JVH spent some time with the €6,999 HiFi Rose RA-180 Class D integrated amplifier to establish a new spiritual relationship with music, albeit in inner conflict with his esthetic sensibilities.
‘L'important c'est la rose’ is a famous song by Gilbert Bécaud, also sung by Amália Rodrigues. The rose refers to the symbol of the Rose-Cross to which Bécaud was devoted:
Dis à ton tour maintenant
Que la vie n'a d'importance
Que par une fleur qui danse
Sur le temps...
For the Rose-Cross fraternity, a medieval religious sect with roots in ancient Egypt, the rose (soul) is important, not the cross (the body), because life is transient and fleeting, like all material (and technical) things.
Sean Kim of Hifi Rose could be a follower too because the RA-180 has a pure musical soul in an eccentric body.
Rose-Cross devotees seek the redemption of man (in this case, the object) through the perfect union of the lower temporal aspects with the higher eternal nature.
So do not be seduced or disillusioned by the design of the RA-180 - the important thing is the rose - the sound. And I am captivated by its sweetness, warmth and enveloping feeling (no one would say it's Class D). It’s also fast and dynamic - even explosive.
The 'startling factor' of this amplifier is astounding. High-speed transients seem to come out of nowhere and hit you when you least expect them, especially with classical music, and not just drum transients and the 'beat' of modern music: choirs sound unusually dynamic and,er, 'human' in tone and timbre.
I am listening to Messiah as I write, Gardiner's version, with women instead of children in the chorus, and I have never heard the verses of the libretto sung with such enthusiasm and stamina, with the tonic syllables so well marked:
He shall reign for ever and ever
King of Kings and Lord of Lords
And as for the final Amen, in the end, it was I who said Amen! I even blessed myself...
The sound is so pleasing that it clashes with the crude reality of the exposed pinionsand sprockets, plus the 17 buttons (!) with nine different shapes for each function on the control panel - not to mention the 16 speaker connection terminals in the back! But we will get to that in a minute.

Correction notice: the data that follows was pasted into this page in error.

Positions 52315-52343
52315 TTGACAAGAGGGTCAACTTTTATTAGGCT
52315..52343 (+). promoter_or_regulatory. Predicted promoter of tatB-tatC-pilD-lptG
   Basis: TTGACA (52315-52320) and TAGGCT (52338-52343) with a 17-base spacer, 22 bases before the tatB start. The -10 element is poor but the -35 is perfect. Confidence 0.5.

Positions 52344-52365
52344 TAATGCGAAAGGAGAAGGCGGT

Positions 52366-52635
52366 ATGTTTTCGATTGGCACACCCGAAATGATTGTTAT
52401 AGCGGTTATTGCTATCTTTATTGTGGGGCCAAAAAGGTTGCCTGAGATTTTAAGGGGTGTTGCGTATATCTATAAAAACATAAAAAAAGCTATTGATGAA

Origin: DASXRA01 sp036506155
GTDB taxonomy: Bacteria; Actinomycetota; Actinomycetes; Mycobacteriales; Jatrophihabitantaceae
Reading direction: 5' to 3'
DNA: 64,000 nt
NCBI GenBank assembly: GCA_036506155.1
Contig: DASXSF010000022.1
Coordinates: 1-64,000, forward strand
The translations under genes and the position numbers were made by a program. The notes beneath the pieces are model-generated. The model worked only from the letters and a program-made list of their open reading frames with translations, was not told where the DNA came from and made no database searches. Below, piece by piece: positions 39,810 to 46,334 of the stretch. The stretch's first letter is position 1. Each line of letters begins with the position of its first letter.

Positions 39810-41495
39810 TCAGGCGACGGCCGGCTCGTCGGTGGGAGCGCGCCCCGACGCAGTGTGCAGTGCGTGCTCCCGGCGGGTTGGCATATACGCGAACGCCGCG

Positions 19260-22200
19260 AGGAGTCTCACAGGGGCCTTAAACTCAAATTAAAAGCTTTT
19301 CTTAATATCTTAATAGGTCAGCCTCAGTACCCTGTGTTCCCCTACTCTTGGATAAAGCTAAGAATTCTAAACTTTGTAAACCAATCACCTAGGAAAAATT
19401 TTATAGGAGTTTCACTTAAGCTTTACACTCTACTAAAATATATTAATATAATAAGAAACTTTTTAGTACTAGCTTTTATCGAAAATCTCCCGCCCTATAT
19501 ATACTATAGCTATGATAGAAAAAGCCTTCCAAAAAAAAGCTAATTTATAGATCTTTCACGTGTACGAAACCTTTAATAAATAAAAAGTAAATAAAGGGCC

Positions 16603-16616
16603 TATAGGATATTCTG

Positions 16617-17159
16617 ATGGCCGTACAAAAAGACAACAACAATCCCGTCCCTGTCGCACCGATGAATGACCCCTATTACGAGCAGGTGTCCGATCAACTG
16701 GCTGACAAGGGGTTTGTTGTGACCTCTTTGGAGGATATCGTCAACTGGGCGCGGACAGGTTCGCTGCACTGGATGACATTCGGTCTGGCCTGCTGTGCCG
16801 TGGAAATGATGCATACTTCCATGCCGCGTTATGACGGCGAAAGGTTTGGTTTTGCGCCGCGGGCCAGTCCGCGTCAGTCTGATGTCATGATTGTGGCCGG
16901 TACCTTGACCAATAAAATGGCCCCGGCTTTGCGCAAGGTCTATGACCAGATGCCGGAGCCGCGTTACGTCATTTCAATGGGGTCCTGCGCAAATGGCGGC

Fun to play
Just the fun of seeing (and hearing, especially when using the remote or app) the volume control mechanism at work is worth a visit to Ajasom. I immediately felt like listening to Pink Floyd's 'Time':
Ticking away the
moments that makeup
a dull day...
The rotary knob turns a larger cog wheel that engages two smaller ones (right and left channels) while moving a red needle horizontally in a backlit rectangular window. Suddenly I expected steam to start rising ...
Note: The app only works as an electronic remote control. It does not control any streaming functions.
From Steampunk to Mad Max
Steampunk inspiration literally screams in your face. No wonder it is mentioned in all the press releases.
There are also allusions to 'Mad Max' iconography, meant as a visual and artistic provocation led by the design anachronism and retro-futuristic eccentricity.
It offers a journey inside the machine like the naked mechanisms of high-precision Swiss watches, which made me to listen to Welcome to the Machine by Pink Floyd:
Welcome my son
Welcome to the machine
Where have you been?
It's alright we know where you've been